Hidden Figures: film review

It’s sad to think that just 50 years ago, America was still segregated. And that men would make comments like, “This curriculum isn’t written for women.” It was a struggle for black people and for women, and a real struggle for black women.
 
But Hidden Figures tells the story of some remarkable and gifted Black Women in the 60s who defied regulations and exceeded expectations to become some of the most important people in the space race.
 
The film follows a group of three friends who work at NASA on the space programme, there’s the matriarch of the group, Dorothy (Octavia Spencer) who is working as a Supervisor in the computer department of NASA, looking after the black women, yet without the pay or the title. She’s a smart cookie who can jump start a car engine and knows her numbers.
 
Then there is sassy Mary (Janelle Monae), a glamourous and mouthy lady, and fiercely intelligent. She works at NASA as a computer but has aspirations of being an engineer. She says if she were a white man, she already would be a NASA engineer, but because she is a black woman, she can’t attend the school where she needs to take the course to qualify as an engineer.
   

Then there is Katherine (Taraj P. Henson), whom the story centres around. She is the most brilliant mathematical mind at NASA, but because she is a black woman, gets overlooked. She is called up to the Space Task Group to calculate the trajectories toget astronaut John Glenn into orbit and while her work is just as good, if not better, than everyone else’s, she is subjected to suspicion and ridicule.
 
She is made to drink out of a separate coffee pot and has to walk half a mile across campus to use the black ladies’ bathroom. Not to mention she struggles to do her work properly because her manager Paul Stafford (Jim Parsons) insists on striking out key pieces of information with a black marker before handing it over to her because she “doesn’t have clearance.”
 
The head of the Space Task Group, Al Harrison (Kevin Costner), is not concerned with race relations and is focused purely on winning the space race to put a man on the moon. He is dealt a blow when the Russians beat the US to putting a man into space and becomes more determined than ever. He is so impressed with Katherine’s work, and is one of the few who values her work, and although he never says it, you can tell he is impressed with her gumption as she frequently stands up to him and to Paul to argue her point.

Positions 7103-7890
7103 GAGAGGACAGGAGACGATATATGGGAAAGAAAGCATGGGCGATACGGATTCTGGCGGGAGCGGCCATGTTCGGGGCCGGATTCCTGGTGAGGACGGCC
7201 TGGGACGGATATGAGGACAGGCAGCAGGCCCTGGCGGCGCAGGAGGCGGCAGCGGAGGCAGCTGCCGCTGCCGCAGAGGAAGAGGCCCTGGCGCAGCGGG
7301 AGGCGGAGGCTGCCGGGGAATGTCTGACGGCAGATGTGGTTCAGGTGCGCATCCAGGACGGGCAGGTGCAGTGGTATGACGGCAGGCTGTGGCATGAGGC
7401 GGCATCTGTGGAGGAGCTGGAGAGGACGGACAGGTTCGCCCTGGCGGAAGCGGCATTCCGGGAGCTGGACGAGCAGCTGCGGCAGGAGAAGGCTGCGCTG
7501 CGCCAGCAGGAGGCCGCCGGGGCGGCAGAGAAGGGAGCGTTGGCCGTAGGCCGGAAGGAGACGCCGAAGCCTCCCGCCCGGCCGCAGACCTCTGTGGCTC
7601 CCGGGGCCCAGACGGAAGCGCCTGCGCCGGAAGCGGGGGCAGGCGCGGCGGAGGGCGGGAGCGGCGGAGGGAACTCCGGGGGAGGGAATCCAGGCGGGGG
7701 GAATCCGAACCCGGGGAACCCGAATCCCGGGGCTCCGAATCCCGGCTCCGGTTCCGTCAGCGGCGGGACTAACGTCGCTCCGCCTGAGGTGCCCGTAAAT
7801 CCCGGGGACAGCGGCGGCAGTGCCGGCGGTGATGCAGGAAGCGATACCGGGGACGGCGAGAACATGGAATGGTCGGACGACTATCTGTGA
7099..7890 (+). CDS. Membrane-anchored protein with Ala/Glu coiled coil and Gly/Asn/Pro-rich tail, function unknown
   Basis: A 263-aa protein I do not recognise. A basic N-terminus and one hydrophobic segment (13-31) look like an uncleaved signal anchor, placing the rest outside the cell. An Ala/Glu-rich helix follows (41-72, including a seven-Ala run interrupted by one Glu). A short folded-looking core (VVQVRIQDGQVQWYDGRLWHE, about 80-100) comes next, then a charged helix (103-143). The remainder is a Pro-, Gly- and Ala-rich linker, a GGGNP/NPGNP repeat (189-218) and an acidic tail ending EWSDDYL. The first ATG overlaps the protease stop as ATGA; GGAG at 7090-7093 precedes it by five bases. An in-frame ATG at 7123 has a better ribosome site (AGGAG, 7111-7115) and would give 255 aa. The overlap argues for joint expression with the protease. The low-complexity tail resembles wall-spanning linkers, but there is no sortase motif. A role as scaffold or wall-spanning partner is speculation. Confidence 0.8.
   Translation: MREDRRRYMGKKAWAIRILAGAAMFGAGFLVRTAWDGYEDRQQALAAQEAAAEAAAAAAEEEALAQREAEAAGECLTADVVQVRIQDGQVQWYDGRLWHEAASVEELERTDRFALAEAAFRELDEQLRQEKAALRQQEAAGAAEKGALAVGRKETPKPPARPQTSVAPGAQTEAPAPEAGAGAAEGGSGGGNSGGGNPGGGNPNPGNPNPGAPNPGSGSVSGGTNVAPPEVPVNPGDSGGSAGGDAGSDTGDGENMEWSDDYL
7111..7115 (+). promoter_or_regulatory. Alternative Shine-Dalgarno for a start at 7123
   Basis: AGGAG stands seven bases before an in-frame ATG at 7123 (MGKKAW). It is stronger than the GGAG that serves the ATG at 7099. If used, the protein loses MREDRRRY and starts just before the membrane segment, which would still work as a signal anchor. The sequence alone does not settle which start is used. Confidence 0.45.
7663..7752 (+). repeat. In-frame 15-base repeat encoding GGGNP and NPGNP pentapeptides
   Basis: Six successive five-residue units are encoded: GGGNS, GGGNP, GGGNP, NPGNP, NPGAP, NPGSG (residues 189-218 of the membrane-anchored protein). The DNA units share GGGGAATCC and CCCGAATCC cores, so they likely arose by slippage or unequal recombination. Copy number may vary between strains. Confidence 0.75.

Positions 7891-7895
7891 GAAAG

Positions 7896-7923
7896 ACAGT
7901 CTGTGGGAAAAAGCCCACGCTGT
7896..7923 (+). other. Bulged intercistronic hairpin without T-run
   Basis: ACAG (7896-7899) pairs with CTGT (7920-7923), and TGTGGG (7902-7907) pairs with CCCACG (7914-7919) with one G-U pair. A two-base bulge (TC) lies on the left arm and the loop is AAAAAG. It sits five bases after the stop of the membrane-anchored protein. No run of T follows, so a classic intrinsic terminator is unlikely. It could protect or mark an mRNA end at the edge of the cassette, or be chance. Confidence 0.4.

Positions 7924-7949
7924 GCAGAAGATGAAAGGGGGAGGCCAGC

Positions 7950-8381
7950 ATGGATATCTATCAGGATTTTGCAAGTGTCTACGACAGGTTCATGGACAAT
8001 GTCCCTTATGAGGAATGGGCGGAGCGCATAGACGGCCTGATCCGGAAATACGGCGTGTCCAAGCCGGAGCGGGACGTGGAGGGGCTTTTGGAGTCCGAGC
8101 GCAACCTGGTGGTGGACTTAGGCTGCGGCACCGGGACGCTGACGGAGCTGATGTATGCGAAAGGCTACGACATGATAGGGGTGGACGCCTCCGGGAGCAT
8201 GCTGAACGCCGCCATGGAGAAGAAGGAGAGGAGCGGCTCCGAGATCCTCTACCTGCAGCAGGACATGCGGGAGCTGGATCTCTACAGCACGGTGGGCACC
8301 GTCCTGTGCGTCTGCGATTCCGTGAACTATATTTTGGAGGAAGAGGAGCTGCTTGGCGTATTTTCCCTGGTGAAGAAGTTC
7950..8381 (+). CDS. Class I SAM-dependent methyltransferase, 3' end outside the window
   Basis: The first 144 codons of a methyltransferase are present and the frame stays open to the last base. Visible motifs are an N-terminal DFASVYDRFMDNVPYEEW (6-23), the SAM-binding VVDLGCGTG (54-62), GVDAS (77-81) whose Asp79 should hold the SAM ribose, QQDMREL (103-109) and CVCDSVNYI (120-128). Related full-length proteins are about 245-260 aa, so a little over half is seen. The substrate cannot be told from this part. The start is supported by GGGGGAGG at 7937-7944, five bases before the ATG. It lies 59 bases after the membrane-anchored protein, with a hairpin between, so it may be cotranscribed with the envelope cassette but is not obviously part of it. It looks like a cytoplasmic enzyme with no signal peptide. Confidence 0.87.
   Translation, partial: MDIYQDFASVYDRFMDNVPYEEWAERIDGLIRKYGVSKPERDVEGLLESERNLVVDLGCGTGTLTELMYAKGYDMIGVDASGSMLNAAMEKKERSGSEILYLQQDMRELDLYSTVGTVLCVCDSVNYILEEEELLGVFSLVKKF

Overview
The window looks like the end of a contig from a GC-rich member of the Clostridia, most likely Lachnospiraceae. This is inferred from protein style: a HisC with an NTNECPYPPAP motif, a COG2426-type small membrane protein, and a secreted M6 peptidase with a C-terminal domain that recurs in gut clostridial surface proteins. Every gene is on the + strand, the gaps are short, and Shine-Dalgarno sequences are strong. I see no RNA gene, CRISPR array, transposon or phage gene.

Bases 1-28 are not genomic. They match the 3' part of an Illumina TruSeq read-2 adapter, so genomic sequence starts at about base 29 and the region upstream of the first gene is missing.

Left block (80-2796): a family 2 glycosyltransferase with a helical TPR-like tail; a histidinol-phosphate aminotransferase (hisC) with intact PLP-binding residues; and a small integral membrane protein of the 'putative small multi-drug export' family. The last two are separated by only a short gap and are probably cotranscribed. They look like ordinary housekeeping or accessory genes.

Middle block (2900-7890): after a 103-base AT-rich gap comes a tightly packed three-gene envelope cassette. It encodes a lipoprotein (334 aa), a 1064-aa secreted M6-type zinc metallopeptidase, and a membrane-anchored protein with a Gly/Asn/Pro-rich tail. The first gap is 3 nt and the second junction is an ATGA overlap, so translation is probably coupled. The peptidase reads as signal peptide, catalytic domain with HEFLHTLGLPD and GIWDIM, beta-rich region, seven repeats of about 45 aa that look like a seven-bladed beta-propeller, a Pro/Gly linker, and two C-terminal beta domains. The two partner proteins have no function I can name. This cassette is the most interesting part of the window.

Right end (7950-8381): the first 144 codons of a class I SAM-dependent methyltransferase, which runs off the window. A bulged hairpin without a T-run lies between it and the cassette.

It’s an excellent cast and they were recognised at the Screen Actors Guild Awards with Outstanding Performance by a Cast in a Motion Picture. The comradery and diligence of the three leading ladies really shines through, and Costner is excellent as the authoritative father figure. Parsons is less, well ‘Sheldon’ but plays the nearest thing to a villain in the piece as he refuses to acknowledge Katherine’s intelligence. There is also a good turn from Kirsten Dunst as a supervisor who claims she isn’t racist, but actions show otherwise. And Mahershala Ali (who is tipped for Best Supporting Actor for his role in Moonlight) as Katherine’s love interest, a hunky but ill-informed Colonel, Jim Johnson.
 
Hidden Figures is an interesting and compelling story as the three lead women battle to get themselves heard and respected while doing what they do best: making the numbers work, both on a blackboard and in the case of Dorothy using the new IBM machine.
 
However, with the inundation of films at the cinema in the last month for awards season, I wouldn’t say that this is one of my favourites. The cast was excellent, but the story was slow at points and I found myself checking my watch a couple of times – never a good sign.

  
 
It’s a story that needs to be told – about women standing up to do their job and achieve great things in the face of adversity (Katherine Johnson was awarded with a Medal of Honor for her work). But the film feels skewed to be a feel good experience when the reality was far from that. Yes, that’s Hollywood, and sometimes it’s nice to see a film with heart and leave the cinema with a smile on your face, but it almost plays the white men, Parsons in particular, as pantomime villains.
 
The trailer was great, but it was one of those montages that meant that you can work out what happens in the entire film: women struggle against prejudice, Katherine gets pulled up to a really high profile job at NASA, she has to run across campus to the bathroom so Kevin Costner uses a crowbar to knock the ‘colored bathroom’ sign off the wall. Katherine scribbles equations furiously on a blackboard… And because it is based on real life events, we all know that John Glenn gets into space and returns safely.
 
Hidden figures is a good film, a happy film, but it doesn’t offer much new in a predictable, light-hearted story. These ladies may have helped the US win the space race to the moon, but I think the film is unlikely to win at the Oscars.

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